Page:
Have you ever met someone who doesn’t get excited at the prospect of a trip to Italy? Well, neither have we. A majestically beautiful destination that rests on a unique historical heritage, breathtaking landscapes, world-class food, an exotic language, ancient architecture and art and a milieu of charming cities and towns – Italy checks all the boxes for a mind-blowing vacation. However, the catch with destinations as exotic as Italy is that it’s brimming over with tourists all year round. These insider tips will help you avoid the tourist traps and make the most of your trip to Italy:
Steer Clear of Rip-Offs
As with any other popular tourist destinations, Italy too has had its share of commercialisation to cash in on the huge influx of visitors. This is especially true of popular destinations like Venice, Rome and Florence. These cities are fraught with places looking to fleece unsuspecting tourists in the name of experiences.
You can save yourself the unsavoury experience of walking straight into these rip off traps by skipping restaurants and cafes situated close to top landmarks and avoiding places with multi-lingual signs, as these are obviously targeted at foreigners. Also, try to seek recommendations from locals through social media communities ahead of your trip to Italy instead of blindly relying on the likes of TripAdvisor and Quora.
Coperto – The Cover Charge
Restaurants in Italy have a cover charge, known as Coperto in the native language, which requires you to pay a fee for getting a table. This can vary anywhere between 1 and 5 Euros, and no, it is not them Italians trying to fleece gullible tourists. It’s just the way of life there, as you will discover on your trip to Italy. Unless a restaurant specifies a ‘no service charge’ policy, both natives and foreigners have to cough up the ‘Coperto’.
Coffee Comes Cheap
Espressos and cappuccinos are just everywhere in Italy, and they taste absolutely heavenly. Your trip to Italy isn’t complete unless you have downed several cups of this rich, fragrant goodness each day. Since Italians love their regular doses of coffee, it comes very cheap. One Euro for espresso and 1.5 for a cappuccino is the standard rate. If you get charged anything more anything more, know that you are being handed the tourist price.
Use Only Regular Taxis on Your Trip to Italy
If there is one rule of thumb to swear by for a pleasant trip to Italy, it is to always, ALWAYS take officially licensed taxis. No matter how tedious the prospect of finding a taxi stand and then waiting in queues seems, suck it up and just go through with it. In all likelihood, you’ll be approached by people offering taxi services outside train stations and airports. Resist the temptation because being overcharge for your trip is the best case scenario you can hope for when riding in one of these dubious taxis.
Make Bookings in Advance
Unless you prefer travelling in offseason, long, frustrating queues are the norm at all major Italian landmarks. Instead of wasting precious hours waiting for your turn at the ticket counter, make advance bookings.
Advance bookings are also a great idea because Italian authorities have put a cap on the number of people allowed to access unique works of art such as Giotto’s frescoes in the Cappella degli Scrovegni or Leonardo da Vinci’s Last Supper as well as famous monuments to cut back on the astronomical restoration costs. There is a good chance that by the time you get to the ticket counter, they may have already closed entries for that day.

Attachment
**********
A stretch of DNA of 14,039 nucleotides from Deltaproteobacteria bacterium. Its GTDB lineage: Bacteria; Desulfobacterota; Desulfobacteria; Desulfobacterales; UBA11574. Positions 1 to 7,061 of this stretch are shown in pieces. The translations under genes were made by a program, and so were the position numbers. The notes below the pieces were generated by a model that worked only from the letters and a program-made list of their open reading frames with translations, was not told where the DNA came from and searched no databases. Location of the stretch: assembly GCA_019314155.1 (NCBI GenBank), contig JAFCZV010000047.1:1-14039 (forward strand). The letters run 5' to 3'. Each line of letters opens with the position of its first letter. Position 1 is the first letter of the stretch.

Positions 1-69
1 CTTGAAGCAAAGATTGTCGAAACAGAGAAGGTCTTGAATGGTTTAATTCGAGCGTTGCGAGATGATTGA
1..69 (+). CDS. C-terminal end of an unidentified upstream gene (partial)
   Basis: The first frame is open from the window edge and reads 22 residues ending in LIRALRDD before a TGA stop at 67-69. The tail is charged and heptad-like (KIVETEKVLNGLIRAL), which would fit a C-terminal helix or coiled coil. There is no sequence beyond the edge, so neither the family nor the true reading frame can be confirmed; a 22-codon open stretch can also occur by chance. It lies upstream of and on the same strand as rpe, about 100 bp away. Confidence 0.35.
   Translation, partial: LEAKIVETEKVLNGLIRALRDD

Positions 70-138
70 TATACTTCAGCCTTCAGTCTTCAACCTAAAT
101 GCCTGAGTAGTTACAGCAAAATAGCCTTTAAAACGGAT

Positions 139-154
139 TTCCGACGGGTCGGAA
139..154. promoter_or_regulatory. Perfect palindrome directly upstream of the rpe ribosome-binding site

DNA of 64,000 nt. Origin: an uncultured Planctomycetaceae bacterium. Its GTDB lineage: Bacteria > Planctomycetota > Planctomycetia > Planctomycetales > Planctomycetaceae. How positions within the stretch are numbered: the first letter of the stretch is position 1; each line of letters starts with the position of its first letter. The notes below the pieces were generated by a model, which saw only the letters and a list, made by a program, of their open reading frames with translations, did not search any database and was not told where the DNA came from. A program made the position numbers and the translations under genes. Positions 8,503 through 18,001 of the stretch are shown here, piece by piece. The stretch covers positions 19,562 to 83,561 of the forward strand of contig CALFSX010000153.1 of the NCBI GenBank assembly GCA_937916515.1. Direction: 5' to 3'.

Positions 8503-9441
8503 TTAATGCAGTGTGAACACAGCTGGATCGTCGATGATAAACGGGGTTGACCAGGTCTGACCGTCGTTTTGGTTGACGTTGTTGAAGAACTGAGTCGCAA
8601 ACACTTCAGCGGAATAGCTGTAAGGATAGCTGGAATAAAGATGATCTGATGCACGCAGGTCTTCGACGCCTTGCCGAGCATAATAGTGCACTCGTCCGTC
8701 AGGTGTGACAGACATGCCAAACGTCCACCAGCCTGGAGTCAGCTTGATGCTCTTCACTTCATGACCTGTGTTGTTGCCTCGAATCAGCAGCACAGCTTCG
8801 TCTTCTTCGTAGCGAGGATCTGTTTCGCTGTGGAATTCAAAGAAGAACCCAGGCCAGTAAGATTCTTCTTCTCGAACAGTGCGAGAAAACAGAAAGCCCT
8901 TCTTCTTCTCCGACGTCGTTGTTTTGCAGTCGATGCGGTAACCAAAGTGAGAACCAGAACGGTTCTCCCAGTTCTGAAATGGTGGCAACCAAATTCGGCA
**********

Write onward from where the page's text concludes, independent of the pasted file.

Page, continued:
Go Local on Your Trip to Italy
There are few countries in the world with as much variety of flavour and cuisine as Italy. As you travel from region to region, going north to south, you will discover that the eating habits and lifestyle of people changes as per the local climate, produce and ingredients.
Italians like to eat local and so should you during your trip to Italy. Gorge on meat when on the inlands, fish in the coastal regions, and taste as many varieties of pasta and wine as you can. We promise you no two specialities from different regions will taste the same.
Don’t Let Your Guard Down
Italy is a welcoming and safe country. But that’s not to say it is a 100 per cent crime free. Like anywhere else in the world, tourists make for easy targets. So don’t let the holiday spirit get your guard down. Small precautions like not keeping your wallet in your back pocket while travelling on buses or distractedly leaving your handbag on a counter are all it takes to not let any unpleasant incidents dampen your holiday spirit.
Best Time to Take a Trip to Italy
Italy is one of the few European countries that make for an ideal year-round destination. Yeah, you can plan a trip to Italy in the thick of winter and still have the time of your life. So, the best time to travel really depends on what you are looking for.
Generally, the shoulder season – April to mid-June and then September to October – is ideal for travelling to any region of Italy, as the weather is pleasant and tourists rush on a low. Avoid months of June through August if travelling to the southern part of Italy. Similarly, seaside resorts and towns are crowded in July and August, but it is a great time to visit the cities of Florence, Rome and Milan.
If Venice is on your itinerary – and it should be – it is best to aim for the winter months of November through January, as the crowds are on an all-time low during this time and beautiful cover of fog enhances the beauty of the place and how!
With that, you are all set to nail your trip to Italy like a pro. So, don’t wait up. Start planning already!